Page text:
Improved Rule Editing
The editor is a little clunky at present.  We need something more akin to SQL/MDX Query Editor in Management Studio.

Web-Based Data Entry
Whether via Excel Services or some other 'pivot table' style entry form.  A couple of customers are banking on Microsoft providing this in the future.  We at Adatis would love to know if they've actually started something like this in Redmond as we'd be up for developing something in-house if not !

Extensible PEL
Much like custom tasks can be developed in SSIS and stored procedures can be created for Analysis Services - It would add some real power if PEL keywords could be added via custom .NET assemblies that are registered with the PPS-P Server.  Not only can complex, vertical specific logic be encapsulated, intellectual property can be protected, opening up a third-party plug-in market.

Process Cycle Independent Data Entry Forms
It would really aid productivity if data entry forms can be created without the need to create a Process Management Cycle and associated assignment.

Application/Model Templates
Imagine a 'Retail Budgeting Template' or a 'Transportation Forecasting Template' and how that could potentially wipe weeks off an implementation.  This is a tall order due to the global nature of the product and the diversity of requirements within industry verticals so it might be better to make lower level component type templates that can be plugged in to a larger solution   e.g.  UK Tax and NI and Salary assumption models.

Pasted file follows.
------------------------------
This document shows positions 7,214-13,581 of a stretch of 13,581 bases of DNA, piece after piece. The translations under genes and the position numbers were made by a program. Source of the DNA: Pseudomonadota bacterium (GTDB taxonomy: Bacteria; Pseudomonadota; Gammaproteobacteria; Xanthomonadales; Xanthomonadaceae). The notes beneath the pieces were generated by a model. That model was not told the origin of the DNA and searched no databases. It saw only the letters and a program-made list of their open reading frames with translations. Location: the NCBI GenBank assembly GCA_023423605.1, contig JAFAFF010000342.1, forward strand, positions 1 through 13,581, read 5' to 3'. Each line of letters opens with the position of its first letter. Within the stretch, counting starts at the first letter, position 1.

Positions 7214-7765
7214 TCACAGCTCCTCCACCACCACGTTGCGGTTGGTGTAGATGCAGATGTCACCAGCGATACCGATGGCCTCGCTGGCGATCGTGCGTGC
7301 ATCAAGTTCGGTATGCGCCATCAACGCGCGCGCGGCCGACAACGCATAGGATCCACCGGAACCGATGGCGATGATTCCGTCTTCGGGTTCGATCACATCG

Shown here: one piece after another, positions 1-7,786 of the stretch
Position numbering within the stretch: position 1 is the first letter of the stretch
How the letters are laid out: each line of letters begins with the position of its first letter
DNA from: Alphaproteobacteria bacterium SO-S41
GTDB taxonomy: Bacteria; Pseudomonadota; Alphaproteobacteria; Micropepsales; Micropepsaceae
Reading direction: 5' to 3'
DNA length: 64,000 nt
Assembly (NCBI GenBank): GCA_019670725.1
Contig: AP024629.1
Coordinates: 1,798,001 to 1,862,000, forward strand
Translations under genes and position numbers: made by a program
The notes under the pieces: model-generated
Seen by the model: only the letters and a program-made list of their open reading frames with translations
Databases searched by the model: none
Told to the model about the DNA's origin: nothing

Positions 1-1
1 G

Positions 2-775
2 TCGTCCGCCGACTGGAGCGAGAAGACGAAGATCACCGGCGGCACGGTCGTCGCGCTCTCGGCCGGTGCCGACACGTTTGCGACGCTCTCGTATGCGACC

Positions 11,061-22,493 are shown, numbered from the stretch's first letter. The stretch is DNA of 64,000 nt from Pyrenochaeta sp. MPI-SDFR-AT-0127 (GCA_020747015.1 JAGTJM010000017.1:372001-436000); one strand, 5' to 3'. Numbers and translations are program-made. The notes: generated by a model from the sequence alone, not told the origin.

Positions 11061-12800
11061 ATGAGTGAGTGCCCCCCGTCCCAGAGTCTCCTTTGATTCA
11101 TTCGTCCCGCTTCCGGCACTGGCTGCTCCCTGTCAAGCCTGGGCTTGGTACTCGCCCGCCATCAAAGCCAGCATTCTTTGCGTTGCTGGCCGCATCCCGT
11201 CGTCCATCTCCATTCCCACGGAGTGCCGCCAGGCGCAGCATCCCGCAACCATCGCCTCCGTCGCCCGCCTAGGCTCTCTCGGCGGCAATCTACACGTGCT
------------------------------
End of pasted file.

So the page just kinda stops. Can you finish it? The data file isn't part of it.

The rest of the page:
Protect Sensitive Data
Some data that is forecasted and budgeted is extremely sensitive, salary information for example.  Assignments should be marked as sensitive and as such should challenge the user opening it for some form of authentication.  Integrated security is not secure !

Spread Across Time
Not having the ability to spread across time or entering data at non-leaf level (as you can with the other dimensions) results in more models than you would ideally choose, increasing complexity.

Custom Spread Methods
Even and Ratio Spread don't satisfy every client spreading requirement.  If custom spread logic could be developed on the server and exposed through the Excel add-in for specific assignments every requirement could be fulfilled.

Unlimited Undo/Versioning